The 24-year-old righty is certainly still young, so the growing pains are abundant. But the A’s are hurting, and they need him now more than ever to step up his game.
He is particularly weak when hitters reach base, allowing a .308 batting average with runners on and .435 batting average with runners in scoring position. If he wants to be considered a bona fide candidate for the rotation down the road, he needs to buckle down when it matters.
Otherwise, Straily will find himself on a similar journey as back-and-forth prospect Tyson Ross, who spent several seasons splitting time between the A’s Triple-A affiliate and the majors before being traded last offseason.
Oakland's Poor Run Defense
What makes it even more difficult when runners reach base against Oakland is that opposing teams are running rampant against the A's. The Rangers’ Elvis Andrus is the latest player to capitalize on the Athletics’ porous run defense.
Andrus stole three of the team’s four bases in the series. A’s catcher Derek Norris did, however, throw out Ian Kinsler trying to steal in the series opener; but it marked only the sixth time in 34 tries that A’s catchers have thrown out opposing baserunners.
The Athletics currently carry the third-worst caught-stealing percentage in the AL, having allowed the third-most thefts in the league. The series against Texas further showed that a team that can run will do so with ease against the Athletics.
With the offense sputtering a bit, the A’s need to tighten up their defense in order to keep games close. That goes for shutting down opposing teams’ running games, too.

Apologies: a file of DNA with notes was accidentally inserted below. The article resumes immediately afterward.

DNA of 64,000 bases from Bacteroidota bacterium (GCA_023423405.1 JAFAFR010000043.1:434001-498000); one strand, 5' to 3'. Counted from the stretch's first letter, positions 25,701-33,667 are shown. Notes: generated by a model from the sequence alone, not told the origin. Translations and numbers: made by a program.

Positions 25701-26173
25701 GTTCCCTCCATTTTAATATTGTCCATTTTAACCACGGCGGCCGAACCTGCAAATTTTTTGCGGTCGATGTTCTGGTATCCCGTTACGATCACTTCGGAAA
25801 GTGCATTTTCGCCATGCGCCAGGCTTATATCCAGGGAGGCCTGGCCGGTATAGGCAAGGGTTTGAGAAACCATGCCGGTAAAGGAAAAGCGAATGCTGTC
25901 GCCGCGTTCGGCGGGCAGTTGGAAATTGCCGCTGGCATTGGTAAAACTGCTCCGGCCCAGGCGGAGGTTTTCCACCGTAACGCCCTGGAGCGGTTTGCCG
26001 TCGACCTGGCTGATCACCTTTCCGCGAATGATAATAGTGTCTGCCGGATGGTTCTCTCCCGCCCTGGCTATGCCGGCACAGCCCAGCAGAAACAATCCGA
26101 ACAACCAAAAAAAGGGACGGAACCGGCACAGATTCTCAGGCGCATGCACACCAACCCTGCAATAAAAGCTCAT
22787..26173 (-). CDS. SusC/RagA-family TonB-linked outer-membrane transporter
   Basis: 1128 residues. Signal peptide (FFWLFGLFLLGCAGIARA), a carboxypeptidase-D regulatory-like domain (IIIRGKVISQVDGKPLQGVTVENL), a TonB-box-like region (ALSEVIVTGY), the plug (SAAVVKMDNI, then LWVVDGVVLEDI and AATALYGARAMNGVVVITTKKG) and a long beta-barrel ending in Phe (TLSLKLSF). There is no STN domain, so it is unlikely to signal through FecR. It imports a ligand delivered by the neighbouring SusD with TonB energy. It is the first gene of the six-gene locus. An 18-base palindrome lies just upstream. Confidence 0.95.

Jed Lowrie's Lowly Defense
Speaking of bad defense, Jed Lowrie committed two errors during the series against Texas—one at second base (on Tuesday) and one at shortstop (Wednesday). Lowrie currently leads the league in errors with seven for the season. Additionally, his .958 fielding percentage at shortstop is last in the AL.
Fortunately for the A’s, Lowrie’s errors did not do much damage, as the Rangers only scored one unearned run (during Wednesday’s contest). Unfortunately for the A’s, it wouldn’t have mattered too much, as Oakland lost that game 6-2.
Still, Lowrie’s play in the field this season has been atrocious, and it is just a small example of how inadequate the team’s overall defense is. The Athletics have committed the third-most errors in the AL this season (27) and carry a .982 team fielding percentage. With all the shift changes and players swapping positions in the infield, the A’s need to be steady up the middle—which they are not.
Lowrie has gone from a league MVP candidate with a torrid start on offense to a defensive liability. He could have A’s fans calling for Cliff Pennington! (Note: Cliff Pennington has two errors at shortstop for the Arizona Diamondbacks.)
Welcome Back, Coco
In the dramatic Athletics-Angels 19-inning marathon on April 29th, two things happened: The A’s won 9-8 to push their record to 15-12; and Coco Crisp (among others) left the game due to injury. Things have started to go downhill ever since.
No coincidence that Crisp’s injury had something to do with Oakland’s free-fall.
Since that game, when Crisp was placed on the 15-day disabled list, the Athletics have gone 5-10 in Crisp’s absence. During that stretch, the A’s offense had been stuck in the mud. The Athletics scored fewer than four runs in nine of those games. Their team batting average has plummeted to .242, and the team OPS is now ranked only 10th in the league after its blazing start to the season.
Crisp’s return to the lineup, along with a (supposedly) healthy Yoenis Cespedes, should rejuvenate the trudging offense. With players playing out of position in the field and in the batting order, order is now restored with Oakland’s leading man back atop the lineup. Athletics leadoff hitters not named Crisp are batting .246 for the season, so some consistency up top would be welcomed for the staggering A’s offense.
Here’s hoping the A’s center fielder is healthy and back to his crisp, fresh self so that the Athletics can restore order offensively throughout the lineup and defensively in the outfield.